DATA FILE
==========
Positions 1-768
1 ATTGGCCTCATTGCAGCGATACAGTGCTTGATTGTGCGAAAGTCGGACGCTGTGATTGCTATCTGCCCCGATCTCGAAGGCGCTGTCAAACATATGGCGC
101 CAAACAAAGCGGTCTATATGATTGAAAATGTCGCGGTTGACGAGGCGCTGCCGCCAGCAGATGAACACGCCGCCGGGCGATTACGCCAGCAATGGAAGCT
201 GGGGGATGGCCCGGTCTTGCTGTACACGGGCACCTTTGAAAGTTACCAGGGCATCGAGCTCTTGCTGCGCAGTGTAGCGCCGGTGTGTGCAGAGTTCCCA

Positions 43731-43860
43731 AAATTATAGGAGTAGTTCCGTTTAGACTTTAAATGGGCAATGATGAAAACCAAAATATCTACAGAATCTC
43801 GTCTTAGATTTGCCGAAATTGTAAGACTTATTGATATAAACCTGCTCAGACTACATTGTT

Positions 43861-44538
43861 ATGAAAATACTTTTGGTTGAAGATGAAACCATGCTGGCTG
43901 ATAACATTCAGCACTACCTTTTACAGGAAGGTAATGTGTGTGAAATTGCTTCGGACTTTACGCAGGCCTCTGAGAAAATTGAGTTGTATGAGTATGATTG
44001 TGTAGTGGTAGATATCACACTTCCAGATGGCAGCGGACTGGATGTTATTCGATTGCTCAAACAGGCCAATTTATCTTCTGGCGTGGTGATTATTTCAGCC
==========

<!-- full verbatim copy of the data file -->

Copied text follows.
Positions 1-768
1 ATTGGCCTCATTGCAGCGATACAGTGCTTGATTGTGCGAAAGTCGGACGCTGTGATTGCTATCTGCCCCGATCTCGAAGGCGCTGTCAAACATATGGCGC
101 CAAACAAAGCGGTCTATATGATTGAAAATGTCGCGGTTGACGAGGCGCTGCCGCCAGCAGATGAACACGCCGCCGGGCGATTACGCCAGCAATGGAAGCT
201 GGGGGATGGCCCGGTCTTGCTGTACACGGGCACCTTTGAAAGTTACCAGGGCATCGAGCTCTTGCTGCGCAGTGTAGCGCCGGTGTGTGCAGAGTTCCCA

Positions 43731-43860
43731 AAATTATAGGAGTAGTTCCGTTTAGACTTTAAATGGGCAATGATGAAAACCAAAATATCTACAGAATCTC
43801 GTCTTAGATTTGCCGAAATTGTAAGACTTATTGATATAAACCTGCTCAGACTACATTGTT

Positions 43861-44538
43861 ATGAAAATACTTTTGGTTGAAGATGAAACCATGCTGGCTG
43901 ATAACATTCAGCACTACCTTTTACAGGAAGGTAATGTGTGTGAAATTGCTTCGGACTTTACGCAGGCCTCTGAGAAAATTGAGTTGTATGAGTATGATTG
44001 TGTAGTGGTAGATATCACACTTCCAGATGGCAGCGGACTGGATGTTATTCGATTGCTCAAACAGGCCAATTTATCTTCTGGCGTGGTGATTATTTCAGCC